However, the critical step is the planning stage being orchestrated by the responsible government agencies in coordination with the private stakeholders.

The way the planning tools are run – such as the short-term optimal load dispatch LP program being performed in the WESM by the Market Operator (PEMC) as well as the long-term least cost capacity expansion planning being performed by the DOE using tools such as the MESSENGER (previously WASP) provided by the International Energy Agency (IEA) and optimized using LP problem solving tools such as the IBM CPLEX or GUROBI which solves complex Mixed Integer Linear Programming (MILP) problems using the Integer Simplex Algorithm – need to be scrutinized further as this is where the problem lies. There is nothing wrong in the objective function of each planning tool model – the problem lies in the constraint type assigned to the available capacity constraint that prevents existing and ageing plants from being retired.

The WESM short-term dispatch optimization seeks to minimize the hourly short-run marginal running cost (SRMC) which is the sum of all variable O&M, fuel and lube costs, and is expressed in PhP per kWh or PhP per MWh. This short-term model is constrained to meet power demand, energy demand without exceeding available or dependable capacity.

On the other hand, the DOE long-term dispatch optimization seeks to minimize the long-run marginal running cost (LRMC) which is total annual capital costs of all power plants, fixed O&M costs as well as the SRMC (e.g. LRMC = annualized capital cost per year + fixed O&M per year + SRMC per year). This long-term model also aims to minimize the LRMC as well as power plant emissions and the GHG emission footprint (e.g. pollutants like SO2, NOx, particulates and GHG emission such as CO2). Cost penalties may be provided in the objective function for any pollutant and GHG emission tax (Carbon Tax) may be applied also in the objective function for fossil fuel generation to provide an economic incentive for cleaner and renewable power generation technologies over traditional fossil-fueled technologies.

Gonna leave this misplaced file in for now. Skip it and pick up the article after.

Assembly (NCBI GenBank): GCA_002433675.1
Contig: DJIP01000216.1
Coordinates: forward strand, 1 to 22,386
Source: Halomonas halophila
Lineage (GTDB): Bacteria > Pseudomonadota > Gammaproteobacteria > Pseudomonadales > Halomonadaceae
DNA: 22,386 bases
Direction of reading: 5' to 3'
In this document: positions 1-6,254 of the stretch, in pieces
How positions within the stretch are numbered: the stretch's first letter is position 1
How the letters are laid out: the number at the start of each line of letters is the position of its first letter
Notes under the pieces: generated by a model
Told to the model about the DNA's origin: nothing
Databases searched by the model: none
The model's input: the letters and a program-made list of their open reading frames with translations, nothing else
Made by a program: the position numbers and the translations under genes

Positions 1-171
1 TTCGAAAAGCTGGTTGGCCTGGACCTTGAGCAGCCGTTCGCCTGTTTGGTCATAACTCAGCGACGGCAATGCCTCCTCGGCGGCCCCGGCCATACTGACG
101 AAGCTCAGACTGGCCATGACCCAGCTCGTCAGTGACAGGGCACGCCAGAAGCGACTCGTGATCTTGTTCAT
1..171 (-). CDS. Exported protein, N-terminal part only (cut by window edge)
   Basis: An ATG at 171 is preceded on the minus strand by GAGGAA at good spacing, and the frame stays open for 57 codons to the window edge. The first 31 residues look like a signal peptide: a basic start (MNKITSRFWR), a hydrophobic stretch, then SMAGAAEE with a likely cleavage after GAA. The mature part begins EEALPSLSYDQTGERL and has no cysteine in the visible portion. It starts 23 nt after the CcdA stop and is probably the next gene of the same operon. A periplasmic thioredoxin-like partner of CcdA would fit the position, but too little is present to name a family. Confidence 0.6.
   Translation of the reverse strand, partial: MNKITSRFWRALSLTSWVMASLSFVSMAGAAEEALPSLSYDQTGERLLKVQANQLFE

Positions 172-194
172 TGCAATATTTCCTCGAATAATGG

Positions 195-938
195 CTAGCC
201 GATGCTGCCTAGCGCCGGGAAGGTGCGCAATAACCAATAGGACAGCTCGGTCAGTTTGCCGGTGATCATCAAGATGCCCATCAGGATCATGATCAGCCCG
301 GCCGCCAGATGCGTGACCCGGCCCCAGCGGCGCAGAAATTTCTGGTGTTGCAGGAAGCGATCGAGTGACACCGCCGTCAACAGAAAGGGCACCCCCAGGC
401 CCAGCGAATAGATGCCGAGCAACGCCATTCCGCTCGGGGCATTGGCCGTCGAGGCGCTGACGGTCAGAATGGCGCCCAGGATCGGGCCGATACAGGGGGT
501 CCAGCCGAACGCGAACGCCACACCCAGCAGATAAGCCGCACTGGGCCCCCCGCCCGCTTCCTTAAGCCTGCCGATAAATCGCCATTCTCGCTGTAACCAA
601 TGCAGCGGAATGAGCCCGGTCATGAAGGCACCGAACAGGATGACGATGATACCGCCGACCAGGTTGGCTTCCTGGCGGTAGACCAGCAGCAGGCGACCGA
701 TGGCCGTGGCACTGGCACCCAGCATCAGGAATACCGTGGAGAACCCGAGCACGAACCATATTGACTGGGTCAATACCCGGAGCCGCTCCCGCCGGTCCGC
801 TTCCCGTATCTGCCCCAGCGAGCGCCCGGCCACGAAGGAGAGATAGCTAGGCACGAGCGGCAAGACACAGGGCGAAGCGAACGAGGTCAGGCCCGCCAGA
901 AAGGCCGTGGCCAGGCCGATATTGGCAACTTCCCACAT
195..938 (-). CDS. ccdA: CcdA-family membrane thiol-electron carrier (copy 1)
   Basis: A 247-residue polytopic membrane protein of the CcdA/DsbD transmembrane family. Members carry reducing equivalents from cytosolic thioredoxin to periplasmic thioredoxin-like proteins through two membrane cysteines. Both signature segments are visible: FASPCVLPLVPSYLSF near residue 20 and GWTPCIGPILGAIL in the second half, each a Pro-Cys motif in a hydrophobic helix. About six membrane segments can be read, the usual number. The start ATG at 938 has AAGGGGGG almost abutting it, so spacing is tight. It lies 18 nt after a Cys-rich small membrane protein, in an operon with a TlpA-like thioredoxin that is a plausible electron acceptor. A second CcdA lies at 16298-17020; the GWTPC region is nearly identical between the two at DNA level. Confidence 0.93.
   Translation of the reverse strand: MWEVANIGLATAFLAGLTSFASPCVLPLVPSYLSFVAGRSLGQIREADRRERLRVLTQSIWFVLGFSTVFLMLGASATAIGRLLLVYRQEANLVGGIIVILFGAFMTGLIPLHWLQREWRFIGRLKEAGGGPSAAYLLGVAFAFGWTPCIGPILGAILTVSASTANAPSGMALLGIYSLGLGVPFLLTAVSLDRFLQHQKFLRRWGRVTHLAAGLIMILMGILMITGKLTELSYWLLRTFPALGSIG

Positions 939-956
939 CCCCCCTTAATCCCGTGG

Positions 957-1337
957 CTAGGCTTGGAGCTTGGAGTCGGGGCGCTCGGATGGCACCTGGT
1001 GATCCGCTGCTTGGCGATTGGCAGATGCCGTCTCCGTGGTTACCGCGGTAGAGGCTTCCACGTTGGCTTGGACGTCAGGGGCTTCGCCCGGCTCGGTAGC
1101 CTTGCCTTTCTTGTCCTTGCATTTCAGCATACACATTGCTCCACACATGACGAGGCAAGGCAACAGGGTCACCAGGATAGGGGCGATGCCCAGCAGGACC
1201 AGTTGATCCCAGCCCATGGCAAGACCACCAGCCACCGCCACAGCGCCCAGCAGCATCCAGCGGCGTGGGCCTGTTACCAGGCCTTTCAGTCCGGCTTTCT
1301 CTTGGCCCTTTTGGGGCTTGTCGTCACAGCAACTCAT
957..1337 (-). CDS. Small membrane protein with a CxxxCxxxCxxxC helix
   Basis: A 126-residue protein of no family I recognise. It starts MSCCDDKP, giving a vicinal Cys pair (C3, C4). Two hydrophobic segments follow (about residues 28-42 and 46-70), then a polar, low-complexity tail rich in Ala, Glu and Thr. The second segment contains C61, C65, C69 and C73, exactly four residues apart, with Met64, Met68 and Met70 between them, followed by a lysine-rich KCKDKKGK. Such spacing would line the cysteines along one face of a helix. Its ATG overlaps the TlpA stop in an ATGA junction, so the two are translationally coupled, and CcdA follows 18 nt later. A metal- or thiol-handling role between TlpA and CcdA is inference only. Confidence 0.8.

This is where the problem lies then. The old and ageing power plants should not be fixed (equal “=” constraint) but rather should be free (less than or equal to “<=” constraint) so that it could be shut down or replaced by newer, cheaper, more reliable and more environmentally benign technologies. Traditionally, the DOE runs the old and ageing power plants as given or fixed (“=” constraint), and the opportunity to replace the old, costly, un-reliable power plants is lost in the optimization run because of a wrongly-applied constraint type.

The DOE may have justified this old practice of assigning equality (“=”) constraint for existing power plants so they continue to operate because of its sunk capital cost. But the greater view, I believe, is that old ageing power plants do not add any dependable capacity anymore to the grid and is susceptible to unpredictable outage and thus have hidden costs from frequent breakdowns resulting in capacity deficits and economic loses to the national economy.

So there you have it.

You know the culprit – it is in the planning stage when the wrong constraint type is used in defining the available capacity in the grid.

Old plants must be modeled to be replaceable by newer and more efficient and more environmentally benign technologies, and let the MILP software do the complex calculations to guide us which is the better economic, technical and environmental path for the country to make.

This removes personal judgment in the preparation of the long-term energy plan by using the impersonal results of precise calculations derived from scientific economic theory and practices.

A complete power point presentation on this topic “Why the Philippines is Lacking in Power Supply Always” complete with statistics, supply & demand analysis and scenario analysis can be downloaded by clicking the link below:

Why the Philippines is Lacking in Power Supply Always


Hope you would share your thoughts.

Marcial Ocampo

Energy & Power Consultant